The general answer is that the amount of administration involved makes all the difference. It's more expensive for a supplier to administer certain payment methods than others, so if you're paying by direct debit (for example), you'll usually pay less than if you paid your bill quarterly or pre-paid. Research from Ofgem has found that dual fuel customers who use prepayment meters are charged, on average, £80 more per year than those who pay by direct debit, so it could be time to consider your options.

What makes up my energy bill?

A large part of the typical energy bill will be made up of wholesale costs, followed by network costs and supplier operating costs. Here's Ofgem's expected breakdown of the typical dual fuel bill over the next year:

  • Wholesale costs: 45% (£594) of the average bill
  • Network costs: 23% (£302)
  • Supplier operating costs: 13% (£174)
  • Pre-tax margin (profit): 8% (£102)
  • Environmental and social obligation costs: 6% (£86)
  • VAT: 5% (£63)

Can I switch supplier if I'm still in a contract?

Perhaps, but it all comes down to your specific terms and conditions. Speak to your supplier to double-check. But, remember that if you're moving house you won't be able to take the contract with you, so call the suppliers of both homes to find out what to do next.

Will I be charged an exit fee if I want to leave my contract?

Many fixed tariffs charge early exit fees, typically up to £30, however industry regulator Ofgem has devised a caveat. They've decreed that customers on tariffs that are coming up to expiry can shop around without being penalised. Under the rules, once you've been notified that your fixed tariff is coming to an end – your supplier will typically notify you 42 to 49 days in advance – you can switch without being charged an exit fee. Also, if your energy company is raising prices, you'll be able to switch penalty-free.

How easy is it to switch suppliers?

Ideally, very. Once you've found the deal you want just contact your new supplier and they'll arrange everything for you, but you'll usually need to give a certain amount of notice (typically 28 days) before you can switch. Switches typically take between four and six weeks, but there shouldn't be any interruption to your service. Just make sure your old supplier takes a final meter reading so it can produce your final bill.

How can I get the best deals?

The only way to be confident that you're getting the best deal is to shop around. It's as simple as that! Use our handy price comparison tool to get started and see how much you could save by switching.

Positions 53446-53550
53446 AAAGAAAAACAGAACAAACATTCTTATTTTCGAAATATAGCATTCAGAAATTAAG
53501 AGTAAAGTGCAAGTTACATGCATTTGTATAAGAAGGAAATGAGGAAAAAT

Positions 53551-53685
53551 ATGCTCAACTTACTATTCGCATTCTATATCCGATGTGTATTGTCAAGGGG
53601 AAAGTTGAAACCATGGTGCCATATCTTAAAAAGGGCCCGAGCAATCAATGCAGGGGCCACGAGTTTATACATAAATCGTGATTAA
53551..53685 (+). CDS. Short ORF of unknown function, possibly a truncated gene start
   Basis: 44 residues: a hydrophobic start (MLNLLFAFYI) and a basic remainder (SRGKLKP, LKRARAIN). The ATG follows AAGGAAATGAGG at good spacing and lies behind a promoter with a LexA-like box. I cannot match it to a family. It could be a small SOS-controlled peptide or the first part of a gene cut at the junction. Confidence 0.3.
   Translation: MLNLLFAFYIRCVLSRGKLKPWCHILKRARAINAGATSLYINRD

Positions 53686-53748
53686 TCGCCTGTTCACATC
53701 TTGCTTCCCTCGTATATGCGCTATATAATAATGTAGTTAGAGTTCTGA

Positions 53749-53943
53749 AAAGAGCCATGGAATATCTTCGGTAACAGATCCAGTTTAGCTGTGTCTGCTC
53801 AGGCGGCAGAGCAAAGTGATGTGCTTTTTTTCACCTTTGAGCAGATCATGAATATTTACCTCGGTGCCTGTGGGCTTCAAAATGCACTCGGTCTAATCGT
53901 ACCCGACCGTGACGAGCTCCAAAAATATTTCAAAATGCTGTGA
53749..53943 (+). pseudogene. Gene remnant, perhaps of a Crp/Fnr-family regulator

What's all the fuss about the Big Six?

The Big Six not only dominate the market, but they also tend to offer more expensive tariffs than their lesser-known counterparts. They've come under a lot of scrutiny in the last year or two, particularly over their profit margins and the fact they keep raising prices, and they don't often rank highly in terms of customer satisfaction, either. That's why a lot of people are considering switching to smaller, independent companies, with such firms often having tariffs that are a lot cheaper. Compare the options and decide for yourself.

What next?

Compare energy suppliers using our handy comparison tool

Disclaimer: Information is correct as of the date of publication (shown at the top of this article). Any products featured may be withdrawn by their provider or changed at any time.

Related Articles

Are you worried about paying for winter heating?

Autumn is here, temperatures are dropping, and the nation is battling with one key question – when should I put the heating on? For some it’ll be an easy answer, but others may have more to consider, with many wondering how they’ll pay their bill.

Energy switching up by 30%

Not happy with your current energy supplier? You’re not alone. Not only have recent figures highlighted a worrying level of complaints, but many customers could simply feel that they’re paying too much, and happily, they’re doing something about it!

Gap widens for energy complaints handling

The customer service a utility provider offers is important. Unfortunately, the latest report from Citizens Advice shows that complaints are still a big issue, with the worst performing energy supplier now 80 times worse than the best.